So why do people today leave a website? There may be various reasons, such as problems locating what they may be looking for. There is however, a high probability visitors leave a website because it seems too slow to load. In this particular post, I wish to focus my attention on the psychology of people, and the role it plays in our perception of performance and efficiency.
What On Earth Is “Too Slow”?
Do Websites “Feel” Slow?
A Moment does not fly if we are having fun.When can we experience fun? Obviously, it isn’t when we need to wait around for something to happen. Who loves to wait? These days, individuals wish immediate fulfillment and possess hardly any patience. Amazon provides one-day delivery service; a taxi should not take longer than 15 minutes to reach you.We have turned into a community in which waiting around is not accepted anymore-especially in the case of the online universe. Whenever we go to websites, if we do not get an immediate response, a competitor’s site is merely a mouse click away.
The issue when talking about website speed would be that the perception of speed is extremely subjective and very context specific. Whatever seems slow-moving to me may not feel slow, say, to my friend or my mother.Everyone has various expectations.I will talk more about this in a future post in this series to help you put together a definition of “too slow”.
Things that have been offered and given to the visitor, and did the information fulfill the user’s objectives?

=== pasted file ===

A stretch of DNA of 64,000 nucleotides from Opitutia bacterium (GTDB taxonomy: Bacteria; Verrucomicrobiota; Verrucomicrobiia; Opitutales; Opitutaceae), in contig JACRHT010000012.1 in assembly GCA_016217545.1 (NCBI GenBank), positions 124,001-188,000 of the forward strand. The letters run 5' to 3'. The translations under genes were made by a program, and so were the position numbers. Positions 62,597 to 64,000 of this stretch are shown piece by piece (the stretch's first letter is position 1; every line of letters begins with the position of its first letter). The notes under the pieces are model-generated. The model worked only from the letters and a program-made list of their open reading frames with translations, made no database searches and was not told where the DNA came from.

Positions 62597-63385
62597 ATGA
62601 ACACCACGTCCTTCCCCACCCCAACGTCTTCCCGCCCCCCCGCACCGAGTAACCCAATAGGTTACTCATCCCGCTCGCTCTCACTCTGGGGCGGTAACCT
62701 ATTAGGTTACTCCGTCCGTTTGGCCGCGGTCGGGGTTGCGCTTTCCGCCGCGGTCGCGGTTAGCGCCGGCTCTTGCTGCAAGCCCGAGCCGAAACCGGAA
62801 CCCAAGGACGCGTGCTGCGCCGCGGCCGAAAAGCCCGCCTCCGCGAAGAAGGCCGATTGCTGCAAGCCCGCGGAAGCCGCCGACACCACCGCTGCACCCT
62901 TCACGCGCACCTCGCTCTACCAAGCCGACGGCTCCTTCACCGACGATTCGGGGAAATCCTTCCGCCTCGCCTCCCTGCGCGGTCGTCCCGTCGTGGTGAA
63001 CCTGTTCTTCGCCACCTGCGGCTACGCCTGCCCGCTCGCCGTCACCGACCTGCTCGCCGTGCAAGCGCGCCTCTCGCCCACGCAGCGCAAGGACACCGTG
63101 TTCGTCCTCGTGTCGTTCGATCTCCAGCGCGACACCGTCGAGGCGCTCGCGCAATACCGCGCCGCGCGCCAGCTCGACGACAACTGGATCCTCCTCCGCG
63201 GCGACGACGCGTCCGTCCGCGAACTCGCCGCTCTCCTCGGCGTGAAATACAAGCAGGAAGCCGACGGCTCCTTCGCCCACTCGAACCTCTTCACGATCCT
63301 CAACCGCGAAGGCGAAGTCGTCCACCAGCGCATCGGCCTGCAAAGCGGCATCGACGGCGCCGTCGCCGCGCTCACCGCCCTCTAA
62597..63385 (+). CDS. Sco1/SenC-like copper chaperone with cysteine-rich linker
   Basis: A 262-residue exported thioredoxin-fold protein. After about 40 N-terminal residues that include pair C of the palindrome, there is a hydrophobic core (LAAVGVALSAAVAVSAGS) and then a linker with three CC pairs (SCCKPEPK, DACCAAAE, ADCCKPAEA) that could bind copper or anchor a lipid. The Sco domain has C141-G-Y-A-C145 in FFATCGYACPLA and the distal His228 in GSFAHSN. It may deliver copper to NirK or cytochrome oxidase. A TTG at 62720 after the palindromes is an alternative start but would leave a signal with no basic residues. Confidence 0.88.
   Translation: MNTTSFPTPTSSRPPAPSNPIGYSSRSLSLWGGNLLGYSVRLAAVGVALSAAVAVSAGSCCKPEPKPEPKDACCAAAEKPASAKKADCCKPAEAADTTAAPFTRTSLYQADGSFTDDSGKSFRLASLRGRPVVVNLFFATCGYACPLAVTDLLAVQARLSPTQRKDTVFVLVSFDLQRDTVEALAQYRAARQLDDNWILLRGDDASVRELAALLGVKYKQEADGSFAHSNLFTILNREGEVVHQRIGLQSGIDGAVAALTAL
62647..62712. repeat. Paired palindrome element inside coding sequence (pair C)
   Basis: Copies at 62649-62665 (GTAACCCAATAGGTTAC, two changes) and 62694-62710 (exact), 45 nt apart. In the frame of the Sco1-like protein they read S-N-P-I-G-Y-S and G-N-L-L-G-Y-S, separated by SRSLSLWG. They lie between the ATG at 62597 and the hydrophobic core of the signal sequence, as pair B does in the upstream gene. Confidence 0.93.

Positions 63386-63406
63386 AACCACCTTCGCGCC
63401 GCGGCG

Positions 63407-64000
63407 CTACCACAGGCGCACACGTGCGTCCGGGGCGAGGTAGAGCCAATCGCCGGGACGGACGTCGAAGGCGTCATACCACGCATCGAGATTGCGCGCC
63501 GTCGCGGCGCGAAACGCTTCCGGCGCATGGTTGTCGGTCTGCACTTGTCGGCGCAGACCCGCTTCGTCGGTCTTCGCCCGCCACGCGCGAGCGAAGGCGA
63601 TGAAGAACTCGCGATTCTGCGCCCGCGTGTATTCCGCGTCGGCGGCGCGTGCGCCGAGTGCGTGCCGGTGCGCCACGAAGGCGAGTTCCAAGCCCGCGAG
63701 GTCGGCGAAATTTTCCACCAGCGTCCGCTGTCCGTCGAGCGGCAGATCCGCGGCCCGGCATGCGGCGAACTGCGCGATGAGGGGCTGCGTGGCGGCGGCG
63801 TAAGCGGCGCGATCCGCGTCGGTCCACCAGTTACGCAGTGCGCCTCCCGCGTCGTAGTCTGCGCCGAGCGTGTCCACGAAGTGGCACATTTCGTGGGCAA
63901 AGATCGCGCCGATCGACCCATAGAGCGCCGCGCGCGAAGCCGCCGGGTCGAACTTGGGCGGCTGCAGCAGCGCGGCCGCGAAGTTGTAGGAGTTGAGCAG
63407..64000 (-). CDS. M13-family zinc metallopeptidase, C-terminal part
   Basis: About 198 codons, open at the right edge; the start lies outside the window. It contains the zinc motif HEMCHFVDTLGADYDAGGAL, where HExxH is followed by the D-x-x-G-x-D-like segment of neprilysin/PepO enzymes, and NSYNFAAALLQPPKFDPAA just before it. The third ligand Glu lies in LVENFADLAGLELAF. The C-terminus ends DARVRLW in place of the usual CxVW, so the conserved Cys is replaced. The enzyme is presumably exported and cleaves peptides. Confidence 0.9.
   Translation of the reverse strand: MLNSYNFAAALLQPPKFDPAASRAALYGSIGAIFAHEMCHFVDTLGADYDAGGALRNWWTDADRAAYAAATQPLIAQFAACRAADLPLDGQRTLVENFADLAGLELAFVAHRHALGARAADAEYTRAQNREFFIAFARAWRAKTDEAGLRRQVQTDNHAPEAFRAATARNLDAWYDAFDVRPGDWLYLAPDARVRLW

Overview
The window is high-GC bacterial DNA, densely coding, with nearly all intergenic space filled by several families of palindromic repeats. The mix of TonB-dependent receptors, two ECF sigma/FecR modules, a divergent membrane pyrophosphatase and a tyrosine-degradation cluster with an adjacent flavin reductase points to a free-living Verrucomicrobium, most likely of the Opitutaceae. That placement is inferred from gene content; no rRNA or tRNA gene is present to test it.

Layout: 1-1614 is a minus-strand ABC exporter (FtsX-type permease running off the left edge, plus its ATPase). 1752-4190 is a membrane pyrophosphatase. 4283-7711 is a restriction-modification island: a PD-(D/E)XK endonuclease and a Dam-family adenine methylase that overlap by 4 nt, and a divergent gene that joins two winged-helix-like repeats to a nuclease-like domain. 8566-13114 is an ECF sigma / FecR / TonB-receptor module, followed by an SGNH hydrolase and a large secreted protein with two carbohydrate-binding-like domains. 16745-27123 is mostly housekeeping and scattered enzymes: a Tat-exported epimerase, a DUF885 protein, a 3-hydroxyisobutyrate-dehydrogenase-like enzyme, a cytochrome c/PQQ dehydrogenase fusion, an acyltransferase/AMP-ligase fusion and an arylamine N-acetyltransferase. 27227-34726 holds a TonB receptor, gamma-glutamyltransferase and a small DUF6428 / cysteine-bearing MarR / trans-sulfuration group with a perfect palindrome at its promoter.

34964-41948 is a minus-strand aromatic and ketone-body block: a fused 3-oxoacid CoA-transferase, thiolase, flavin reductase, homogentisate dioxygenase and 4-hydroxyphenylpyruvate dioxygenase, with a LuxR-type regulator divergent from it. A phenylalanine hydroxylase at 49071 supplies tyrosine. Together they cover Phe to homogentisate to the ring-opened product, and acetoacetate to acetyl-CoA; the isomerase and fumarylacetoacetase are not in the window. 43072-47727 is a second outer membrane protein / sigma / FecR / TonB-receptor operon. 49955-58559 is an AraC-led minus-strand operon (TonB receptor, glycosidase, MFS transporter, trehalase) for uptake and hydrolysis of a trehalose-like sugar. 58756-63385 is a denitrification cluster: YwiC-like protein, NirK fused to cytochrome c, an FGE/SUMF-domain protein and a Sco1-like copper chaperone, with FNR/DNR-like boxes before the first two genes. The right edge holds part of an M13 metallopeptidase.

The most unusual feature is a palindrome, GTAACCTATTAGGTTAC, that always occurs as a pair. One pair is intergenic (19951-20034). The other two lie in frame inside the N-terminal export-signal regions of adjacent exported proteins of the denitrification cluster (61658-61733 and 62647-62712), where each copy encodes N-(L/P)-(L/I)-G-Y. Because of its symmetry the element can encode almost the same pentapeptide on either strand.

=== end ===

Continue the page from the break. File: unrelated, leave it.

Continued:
Things that have been perceived by the visitor?
What would the visitor in reality expect?
Visualize a scenario in which you go to a web page and a loading indicator slowly moves from 10% to 20%. You will count on it to take a while to strike 100%. In the event, the percentage suddenly starts to increase rapidly to 95% after which 100%, you will be pleased and delighted since your perception surpassed your expectations. On the other hand, in the event that the loading indicator increases more slowly than you anticipate, you will experience a less than enjoyable feeling.The bottom line is, website visitors tend to be pleased when their perception surpasses their expectations, and disappointed when the contrary occurs.
We have to acknowledge that the perception associated with a website speed is something that is very subjective.For instance, perception describes how quickly the visitor believes your website is, rather than how fast it actually is. More often than not, that is almost more important than the actual speed of your website.Usually, the perception of something being slow bears unfavorable confusion and so on. Speed, however, is associated with achieving success, producing less disappointment where the visitor is informed of advancements.Considering that your web site’s load time could be regarded as slow, you need to make sure that the content is presented as soon as possible.If there is any delay, the visitor is kept occupied and sidetracked, so the experience does not feel slow to them.There is a fantastic example of this that demonstrates the issue of perception. The Cape Town International airport receives lots of grievances from travellers that it takes to long to acquire their baggage. Rather than making the hard working airport terminal staff work even quicker to get the baggage out, the international airport chose to change the way travellers perceived the waiting time for you to pick up their baggage. They lengthened the distance from your arrival checkpoint to the baggage claims section. While the airport terminal staff were occupied shifting all the baggage to the baggage claims section, travellers were kept occupied by walking. The time for your baggage to be released hadn’t changed. Nevertheless, resulting from perceived efficiency, grievances began to drop significantly.
Within the context involving performance, whenever servicing consumers, you need to deal with and value their expectations.